The contingent workforce consists of different types of non-employees like agency temp workers, contract company workers, independent contractors, self-employed individuals, standard part-time workers and on-demand workforce. In today’s job market they make up the majority of a company’s workforce in some sectors, as they form a part of a business strategy that focuses on increased flexibility, lowered fixed costs and superior skills. The gig economy is also beneficial to workers who want flexibility, control over their schedules and careers and for those who envision entrepreneurship without the hassles of owning a big company. On average, contingent workers make up 18% of the total workforce (and counting).
As companies shed non-core tasks and government budgets come under strain, the structure of workforce has changed and moved away from stable employment and the usual benefits. Many workers are found working as contractors across a range of traditional industries – from financial services to highway inspectors to public service. Pending results from the DOL’s proposed reckoning of the gig economy, an estimated 53 million people identify as freelancers in the United States today.
Uber is all about having on-demand drivers with their own vehicles, who are micro-entrepreneurs at heart and entirely willing to be summoned by an app to act as drivers. They work from gig to gig (or ride to ride) and get paid per ride instead of hourly wages. Workers in such alternative arrangements often have erratic schedules, spotty earnings and few benefits such as health insurance, Social Security or a retirement plan. Yet Uber has hundreds of thousands of workers throughout the nation.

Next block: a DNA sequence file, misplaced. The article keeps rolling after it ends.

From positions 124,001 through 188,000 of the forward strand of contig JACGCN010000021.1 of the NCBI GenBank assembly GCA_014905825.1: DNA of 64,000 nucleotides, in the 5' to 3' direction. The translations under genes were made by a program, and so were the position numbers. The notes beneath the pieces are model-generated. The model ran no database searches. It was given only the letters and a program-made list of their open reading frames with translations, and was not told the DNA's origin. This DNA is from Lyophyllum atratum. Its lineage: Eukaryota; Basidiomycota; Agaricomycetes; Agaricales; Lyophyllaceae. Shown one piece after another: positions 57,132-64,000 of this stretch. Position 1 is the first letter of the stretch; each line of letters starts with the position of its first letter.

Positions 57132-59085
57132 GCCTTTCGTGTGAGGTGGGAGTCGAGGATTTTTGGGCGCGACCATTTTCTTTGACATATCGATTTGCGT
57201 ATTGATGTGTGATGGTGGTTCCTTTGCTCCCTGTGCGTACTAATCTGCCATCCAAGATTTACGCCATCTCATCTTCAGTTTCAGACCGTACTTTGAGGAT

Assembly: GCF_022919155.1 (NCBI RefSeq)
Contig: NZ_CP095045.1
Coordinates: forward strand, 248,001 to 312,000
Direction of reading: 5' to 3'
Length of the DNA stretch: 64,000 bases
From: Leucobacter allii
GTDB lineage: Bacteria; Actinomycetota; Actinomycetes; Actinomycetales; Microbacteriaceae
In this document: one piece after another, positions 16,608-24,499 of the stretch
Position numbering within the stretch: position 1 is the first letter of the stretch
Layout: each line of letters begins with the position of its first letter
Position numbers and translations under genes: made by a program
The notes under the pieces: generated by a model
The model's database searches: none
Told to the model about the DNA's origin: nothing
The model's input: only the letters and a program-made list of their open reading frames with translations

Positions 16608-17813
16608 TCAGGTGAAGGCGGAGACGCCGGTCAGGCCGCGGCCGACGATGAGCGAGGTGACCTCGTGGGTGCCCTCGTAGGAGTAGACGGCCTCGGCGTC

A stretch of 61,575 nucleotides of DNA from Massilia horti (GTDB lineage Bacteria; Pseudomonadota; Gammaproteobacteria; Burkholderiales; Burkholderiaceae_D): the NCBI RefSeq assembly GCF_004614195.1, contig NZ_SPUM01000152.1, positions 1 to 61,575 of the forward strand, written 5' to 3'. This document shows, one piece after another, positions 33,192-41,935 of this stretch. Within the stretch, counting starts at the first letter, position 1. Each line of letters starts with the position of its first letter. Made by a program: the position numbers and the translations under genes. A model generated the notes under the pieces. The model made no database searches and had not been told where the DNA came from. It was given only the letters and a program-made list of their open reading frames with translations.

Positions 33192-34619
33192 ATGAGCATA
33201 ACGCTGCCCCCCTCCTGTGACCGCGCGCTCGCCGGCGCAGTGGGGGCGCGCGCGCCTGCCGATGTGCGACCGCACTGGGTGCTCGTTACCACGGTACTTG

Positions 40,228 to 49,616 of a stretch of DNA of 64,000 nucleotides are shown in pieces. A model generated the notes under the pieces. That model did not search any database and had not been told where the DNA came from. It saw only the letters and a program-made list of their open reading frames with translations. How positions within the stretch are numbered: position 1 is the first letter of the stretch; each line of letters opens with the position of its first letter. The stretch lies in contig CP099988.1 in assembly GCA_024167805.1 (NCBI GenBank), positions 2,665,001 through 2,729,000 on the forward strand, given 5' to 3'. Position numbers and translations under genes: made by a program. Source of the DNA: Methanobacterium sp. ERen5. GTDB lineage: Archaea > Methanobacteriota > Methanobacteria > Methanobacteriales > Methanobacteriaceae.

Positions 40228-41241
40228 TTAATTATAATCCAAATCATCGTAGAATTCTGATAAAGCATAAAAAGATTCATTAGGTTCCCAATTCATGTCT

Any company that uses contingent workers on gigs, needs to know how to attract the right talent, which in Uber’s case would be a background check, their own car (with certain stipulations), insurance, good driving record and a driver’s license.
Some facts about the Uber economy:
Research by JP Morgan has found that at least 1% of all adults have experimented with the labor sites offered by the gig economy since 2012, but not all have remained active on these platforms.
While Uber’s labor platform of gigs has increased, it’s capped low at just under .04% of the total labor force. This makes Uber the most dominant player in the group, with high market share and popularity. As more Uber drivers come to enjoy using the app to find gig jobs, Uber will gain in popularity by being proactive and supportive.
A start-up such as Uber needs to have a much higher growth as it attracts talent to achieve greater publicity. Moving stories of how an Uber driver got crowdfunded, thanks to a large-hearted passenger’s help to see his son compete at the Rio Olympics help to leverage public favor, which doesn’t hurt.
Yet Uber and companies like it are driving the economy up, up and UP!
What’s your experience with the Uber economy? Is your company powered by gig workers? Are you a gig worker? Share your experience with us!
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